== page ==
“I was really glad to see Ryan get out there,” Bennett said. “You saw his length and athleticism, which was good and defensively, he made some plays.”
Monmouth head coach King Rice wasn’t as excited to see Dunn, who’s from Freeport, N.Y., in orange and blue. Rice, a former North Carolina, hasn’t forgotten that at one point in the recruiting process Dunn appeared headed to Iona.
“I wish Rick Pitino would have gotten that kid,” Rice said, smiling. “Rick was the only guy recruiting him, and then Tony saw him late and he ends up at Virginia.”
Rice is in his 12th year at Monmouth, which played UVA at JPJ in November 2017. He remembers being impressed that night by Hunter, then an inexperienced redshirt freshman. Hunter, of course, went on to help Virginia capture the NCAA title in 2019 and now plays for the NBA’s Atlanta Hawks.
Dunn reminds him of Hunter at that stage, Rice said. “You can tell he’s young, and when he grows into that body, with that skill set, it’s going to be: Wow! He’ll be giving people problems for a long, long time.”
The Hawks gave Virginia problems for the game’s first 10 minutes Friday night. The Cavaliers didn’t take their first lead until the 12:31 mark, and two minutes later it was a two-point game. But once the Hoos heated up, they never cooled down.
“The wheels fell off on my boys,” Rice said, “and that’s OK. We’ll live to fight another day.”
UP NEXT: Virginia’s three-game homestand ends Monday night. In a game to air on ACC Network, UVA hosts Northern Iowa (1-1) at 8 o’clock.
That’ll be the second all-time meeting between those programs. In December 2013, the Cavaliers defeated the Panthers 57-43 at JPJ.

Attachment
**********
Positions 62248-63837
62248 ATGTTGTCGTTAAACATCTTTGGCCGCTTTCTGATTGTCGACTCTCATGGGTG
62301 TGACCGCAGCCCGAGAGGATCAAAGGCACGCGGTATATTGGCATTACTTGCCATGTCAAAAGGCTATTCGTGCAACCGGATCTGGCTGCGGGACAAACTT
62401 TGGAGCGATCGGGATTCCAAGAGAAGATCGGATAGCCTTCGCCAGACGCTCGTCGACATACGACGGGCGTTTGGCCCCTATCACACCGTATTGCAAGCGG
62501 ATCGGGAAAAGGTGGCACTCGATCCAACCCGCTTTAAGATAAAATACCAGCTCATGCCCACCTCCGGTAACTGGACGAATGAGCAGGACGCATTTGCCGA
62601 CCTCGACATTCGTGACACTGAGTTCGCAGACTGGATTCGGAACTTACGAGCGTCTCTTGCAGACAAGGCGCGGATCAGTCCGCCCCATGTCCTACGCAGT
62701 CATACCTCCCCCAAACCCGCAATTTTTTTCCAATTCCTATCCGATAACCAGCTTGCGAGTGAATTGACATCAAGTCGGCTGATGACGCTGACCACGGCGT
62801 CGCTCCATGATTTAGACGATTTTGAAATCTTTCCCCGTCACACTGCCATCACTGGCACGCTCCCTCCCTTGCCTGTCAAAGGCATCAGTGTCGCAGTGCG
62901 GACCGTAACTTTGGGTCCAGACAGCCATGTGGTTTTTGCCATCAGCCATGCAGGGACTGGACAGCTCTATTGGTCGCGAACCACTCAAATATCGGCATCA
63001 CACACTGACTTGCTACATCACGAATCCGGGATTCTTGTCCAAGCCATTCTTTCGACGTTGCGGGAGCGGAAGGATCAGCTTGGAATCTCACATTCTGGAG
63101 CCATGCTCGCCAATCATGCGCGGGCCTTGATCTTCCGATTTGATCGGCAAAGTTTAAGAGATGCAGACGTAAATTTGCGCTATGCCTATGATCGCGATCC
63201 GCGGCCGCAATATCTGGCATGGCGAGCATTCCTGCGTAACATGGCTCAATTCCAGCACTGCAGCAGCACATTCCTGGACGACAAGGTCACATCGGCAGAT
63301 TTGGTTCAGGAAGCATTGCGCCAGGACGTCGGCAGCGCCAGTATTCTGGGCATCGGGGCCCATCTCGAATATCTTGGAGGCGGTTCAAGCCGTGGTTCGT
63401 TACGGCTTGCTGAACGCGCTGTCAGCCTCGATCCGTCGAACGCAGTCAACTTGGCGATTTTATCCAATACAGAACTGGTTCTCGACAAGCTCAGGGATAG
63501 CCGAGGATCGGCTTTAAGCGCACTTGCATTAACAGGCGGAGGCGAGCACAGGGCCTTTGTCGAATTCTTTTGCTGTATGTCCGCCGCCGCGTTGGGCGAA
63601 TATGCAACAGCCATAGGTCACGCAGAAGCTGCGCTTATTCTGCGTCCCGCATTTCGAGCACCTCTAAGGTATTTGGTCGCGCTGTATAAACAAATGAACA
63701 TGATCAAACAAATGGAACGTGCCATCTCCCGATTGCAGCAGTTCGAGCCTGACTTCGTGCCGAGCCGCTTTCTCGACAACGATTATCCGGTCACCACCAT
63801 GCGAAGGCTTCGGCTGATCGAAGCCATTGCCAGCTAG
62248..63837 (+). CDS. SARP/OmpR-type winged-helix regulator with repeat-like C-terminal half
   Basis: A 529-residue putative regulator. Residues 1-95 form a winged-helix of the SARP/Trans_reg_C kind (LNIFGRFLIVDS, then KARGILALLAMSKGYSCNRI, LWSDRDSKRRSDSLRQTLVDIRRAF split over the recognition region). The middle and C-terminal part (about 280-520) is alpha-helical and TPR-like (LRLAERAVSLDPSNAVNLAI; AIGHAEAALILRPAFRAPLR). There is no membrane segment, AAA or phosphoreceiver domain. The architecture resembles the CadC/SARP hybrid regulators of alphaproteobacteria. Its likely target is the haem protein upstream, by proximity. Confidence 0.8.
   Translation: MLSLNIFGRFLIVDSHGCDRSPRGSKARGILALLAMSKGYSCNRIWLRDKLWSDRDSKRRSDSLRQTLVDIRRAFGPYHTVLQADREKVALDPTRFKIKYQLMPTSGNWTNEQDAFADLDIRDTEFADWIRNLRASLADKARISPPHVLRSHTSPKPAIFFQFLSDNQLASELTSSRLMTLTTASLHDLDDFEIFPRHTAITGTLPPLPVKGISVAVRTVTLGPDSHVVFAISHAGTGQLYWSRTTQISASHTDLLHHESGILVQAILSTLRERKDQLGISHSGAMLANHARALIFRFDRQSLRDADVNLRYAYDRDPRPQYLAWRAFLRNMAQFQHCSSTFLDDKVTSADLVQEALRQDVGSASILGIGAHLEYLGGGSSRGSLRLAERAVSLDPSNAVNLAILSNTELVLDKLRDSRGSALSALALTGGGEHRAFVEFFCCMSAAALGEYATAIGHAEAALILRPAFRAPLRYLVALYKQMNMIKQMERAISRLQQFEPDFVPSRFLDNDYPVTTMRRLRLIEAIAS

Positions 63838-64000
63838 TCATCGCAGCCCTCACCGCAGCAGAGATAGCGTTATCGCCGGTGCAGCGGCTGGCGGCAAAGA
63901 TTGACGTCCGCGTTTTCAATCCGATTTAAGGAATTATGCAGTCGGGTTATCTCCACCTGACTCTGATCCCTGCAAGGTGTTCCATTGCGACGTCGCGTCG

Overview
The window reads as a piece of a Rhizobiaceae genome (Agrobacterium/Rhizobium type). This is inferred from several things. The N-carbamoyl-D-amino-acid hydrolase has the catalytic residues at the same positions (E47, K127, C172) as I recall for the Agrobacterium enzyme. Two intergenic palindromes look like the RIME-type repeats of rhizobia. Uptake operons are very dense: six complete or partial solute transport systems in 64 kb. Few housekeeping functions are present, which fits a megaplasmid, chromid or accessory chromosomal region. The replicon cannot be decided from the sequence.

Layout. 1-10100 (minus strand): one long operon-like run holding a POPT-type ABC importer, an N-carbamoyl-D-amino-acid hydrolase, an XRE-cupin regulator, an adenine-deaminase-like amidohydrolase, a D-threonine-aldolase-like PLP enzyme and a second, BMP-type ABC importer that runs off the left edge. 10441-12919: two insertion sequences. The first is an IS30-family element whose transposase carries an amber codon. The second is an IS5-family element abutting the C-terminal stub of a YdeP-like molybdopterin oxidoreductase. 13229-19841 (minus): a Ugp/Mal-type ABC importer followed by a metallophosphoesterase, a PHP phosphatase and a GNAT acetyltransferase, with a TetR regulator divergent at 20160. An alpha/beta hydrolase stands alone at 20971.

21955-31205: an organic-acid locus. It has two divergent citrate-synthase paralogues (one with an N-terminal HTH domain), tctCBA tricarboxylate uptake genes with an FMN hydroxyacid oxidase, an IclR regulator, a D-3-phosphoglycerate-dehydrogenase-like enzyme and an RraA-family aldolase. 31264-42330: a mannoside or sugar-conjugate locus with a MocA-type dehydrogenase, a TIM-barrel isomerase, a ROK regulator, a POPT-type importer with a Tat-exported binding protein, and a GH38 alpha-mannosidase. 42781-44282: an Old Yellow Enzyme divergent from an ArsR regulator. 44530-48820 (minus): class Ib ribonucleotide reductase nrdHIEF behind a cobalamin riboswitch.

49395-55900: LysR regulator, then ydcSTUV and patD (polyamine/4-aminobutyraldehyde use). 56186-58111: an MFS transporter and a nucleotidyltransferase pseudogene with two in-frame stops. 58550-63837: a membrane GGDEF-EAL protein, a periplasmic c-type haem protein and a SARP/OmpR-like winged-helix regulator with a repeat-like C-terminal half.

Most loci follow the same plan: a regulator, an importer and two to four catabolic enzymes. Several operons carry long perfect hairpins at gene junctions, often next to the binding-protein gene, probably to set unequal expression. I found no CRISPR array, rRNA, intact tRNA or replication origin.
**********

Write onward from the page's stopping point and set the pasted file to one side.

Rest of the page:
Northern Iowa lost Friday night at Richmond.
SOUND BITES: Not since Nov. 16, 2018, when the Hoos hammered Coppin State 97-40, had they won by such a large margin. Among the postgame comments Friday night:
* Bennett: “I think [the Hawks] got tired and then we had some openings, but I don’t have many complaints as far as how they were today after the first five minutes.”
* Bennett on his team’s 23 assists: “You love that when the guys make the extra pass, and it just was good to see that ball moving.”
* Bennett on Vander Plas: “He fits. You could put him anywhere with any team and he’s gonna help them, the way he plays.”
* Dunn on his UVA debut: “It’s only one game. We have a whole season, so [Saturday] I have to just let that go and focus on [the next] game.”
* Dunn on the team’s summer tour: “Italy was an amazing trip. I think off the court we got to bond as well as a team and get to know each other, and for us four [freshmen], learning about the older guys and understanding what they do and seeing them on the court playing and not just in practice was a great experience.”
* Rice: “This is my 12th year, and you’re going to have some nights like this.”